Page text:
Thursday 14 February 2013

Happy Valentine's Day

Pony kisses. You know you want them!

Tuesday 12 February 2013


I'm still feeling really tired and worn out. Combine that with being stuck in the house the majority of the day and I'm starting to feel a little down. I'm going to be really happy to get back on my horse. I have to admit though, this concussion thing was a bit scary and as the days go by I'm getting less and less confident - I don't want to go through this ever again. The first couple of rides back are going to be tough, I think.

 G, being the protective kind of guy that he is, is currently all gung ho about getting me a 'safe' horse to ride or having Lainey come back from lease. I've tried explaining to him that no horse is really safe and what happened was not a result of Ginger trying to be bad. I know he understands that, and I do respect his concern. At some point I'm sure we will get another horse - something big enough and safe enough for him to ride and athletic enough for me to have a bit of fun with when I have a moment. For now, though, I'm enjoying just having the one. I know he'll help every day, but in the back of my mind I'll still feel like the horses are 'my' thing and therefore my responsibility. As we all know, Ginny will never go anywhere, so talk of another horse only makes me think "twice the work and money!". It's sweet of him to worry, but honestly, it only adds to my insecurities - I'd be happier if he seemed a little more confident in my ability to stay in the saddle! Ginny didn't help her own case with all the farrier drama of a few days ago - even me, with my usual endless patience for her, was a little frustrated after I got home and wishing for a ride on my quiet Lainey horse.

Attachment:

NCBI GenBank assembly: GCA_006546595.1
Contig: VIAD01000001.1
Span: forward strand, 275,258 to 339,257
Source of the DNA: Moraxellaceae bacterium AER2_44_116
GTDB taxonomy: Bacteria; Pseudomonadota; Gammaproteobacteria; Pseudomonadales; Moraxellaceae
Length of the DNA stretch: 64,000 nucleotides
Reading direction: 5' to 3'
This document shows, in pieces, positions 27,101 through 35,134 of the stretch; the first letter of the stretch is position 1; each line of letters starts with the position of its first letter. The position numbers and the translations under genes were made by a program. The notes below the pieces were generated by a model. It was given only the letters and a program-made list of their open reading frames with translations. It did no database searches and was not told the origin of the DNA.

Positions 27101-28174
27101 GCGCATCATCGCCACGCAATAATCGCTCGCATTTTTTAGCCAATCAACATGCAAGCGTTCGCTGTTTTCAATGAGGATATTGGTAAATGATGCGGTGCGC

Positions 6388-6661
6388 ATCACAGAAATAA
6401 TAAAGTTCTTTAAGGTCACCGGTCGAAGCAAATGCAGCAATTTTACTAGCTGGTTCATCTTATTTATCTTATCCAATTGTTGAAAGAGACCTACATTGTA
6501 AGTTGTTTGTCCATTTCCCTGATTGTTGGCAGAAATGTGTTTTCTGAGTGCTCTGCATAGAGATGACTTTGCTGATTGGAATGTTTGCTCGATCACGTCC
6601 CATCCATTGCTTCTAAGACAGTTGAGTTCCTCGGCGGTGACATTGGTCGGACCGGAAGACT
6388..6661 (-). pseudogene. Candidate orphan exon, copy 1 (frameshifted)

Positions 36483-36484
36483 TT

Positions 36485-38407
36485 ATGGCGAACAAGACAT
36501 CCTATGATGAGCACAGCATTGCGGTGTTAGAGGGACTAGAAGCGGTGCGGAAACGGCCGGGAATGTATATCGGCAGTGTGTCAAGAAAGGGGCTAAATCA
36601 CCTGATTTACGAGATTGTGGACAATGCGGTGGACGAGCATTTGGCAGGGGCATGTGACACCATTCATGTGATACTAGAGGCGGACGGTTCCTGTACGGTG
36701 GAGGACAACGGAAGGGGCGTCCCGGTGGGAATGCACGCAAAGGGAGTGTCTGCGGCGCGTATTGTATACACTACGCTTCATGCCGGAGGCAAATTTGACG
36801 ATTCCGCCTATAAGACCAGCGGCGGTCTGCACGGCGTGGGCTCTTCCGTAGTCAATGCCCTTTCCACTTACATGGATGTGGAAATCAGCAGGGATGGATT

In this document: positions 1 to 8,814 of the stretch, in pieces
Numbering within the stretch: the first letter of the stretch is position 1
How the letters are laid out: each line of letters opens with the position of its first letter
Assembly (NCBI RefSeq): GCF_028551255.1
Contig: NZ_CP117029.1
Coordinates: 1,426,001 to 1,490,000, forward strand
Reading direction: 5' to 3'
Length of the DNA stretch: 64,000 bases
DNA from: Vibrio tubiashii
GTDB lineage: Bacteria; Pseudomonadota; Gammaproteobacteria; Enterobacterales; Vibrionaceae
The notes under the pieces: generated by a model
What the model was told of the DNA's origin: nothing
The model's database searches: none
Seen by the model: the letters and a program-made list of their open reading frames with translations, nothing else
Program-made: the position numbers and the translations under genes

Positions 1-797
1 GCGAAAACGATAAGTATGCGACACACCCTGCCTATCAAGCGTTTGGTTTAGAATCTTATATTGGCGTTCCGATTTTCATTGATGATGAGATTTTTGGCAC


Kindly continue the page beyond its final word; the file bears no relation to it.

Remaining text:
I've been taking Ginny out for short walks and lunged her for the first time in a few days yesterday and she's been absolutely full of it. This is a pony who needs a job.

I got another update on Lainey, apparently she's doing really well and they're showing 3' courses successfully now. Her young rider has done really well to move up so quickly, especially with a horse that's a bit on the green side over fences. I'm hoping they do purchase her next month when the lease is up. I'll miss her but it's such an ideal situation for her.

No news re: that interview last week and I'm getting more and more reluctant to move back to Alberta, so far from G. These past few months have been fun, but I've felt a bit like my whole life is in limbo. (Probably because it is!)


Saturday 9 February 2013

I have some work to do